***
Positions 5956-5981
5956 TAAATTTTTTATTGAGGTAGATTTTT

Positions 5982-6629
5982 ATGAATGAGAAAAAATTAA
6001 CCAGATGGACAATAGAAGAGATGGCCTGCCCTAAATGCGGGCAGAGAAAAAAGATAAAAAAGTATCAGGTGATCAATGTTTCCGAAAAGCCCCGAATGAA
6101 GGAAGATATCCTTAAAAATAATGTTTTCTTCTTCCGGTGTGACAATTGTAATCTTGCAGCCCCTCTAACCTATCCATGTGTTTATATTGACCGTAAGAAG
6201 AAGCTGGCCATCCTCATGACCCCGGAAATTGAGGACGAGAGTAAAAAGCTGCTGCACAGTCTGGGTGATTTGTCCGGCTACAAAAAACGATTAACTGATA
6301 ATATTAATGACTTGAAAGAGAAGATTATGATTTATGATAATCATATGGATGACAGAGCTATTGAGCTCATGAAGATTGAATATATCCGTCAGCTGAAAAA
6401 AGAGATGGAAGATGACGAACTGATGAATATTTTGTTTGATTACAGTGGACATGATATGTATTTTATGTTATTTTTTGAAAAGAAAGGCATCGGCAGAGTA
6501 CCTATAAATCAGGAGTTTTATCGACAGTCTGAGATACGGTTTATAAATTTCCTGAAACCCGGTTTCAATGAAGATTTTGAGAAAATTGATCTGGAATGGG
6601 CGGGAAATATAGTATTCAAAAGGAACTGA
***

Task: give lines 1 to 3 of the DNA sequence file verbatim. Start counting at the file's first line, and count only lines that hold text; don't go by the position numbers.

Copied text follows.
Positions 5956-5981
5956 TAAATTTTTTATTGAGGTAGATTTTT

Positions 5982-6629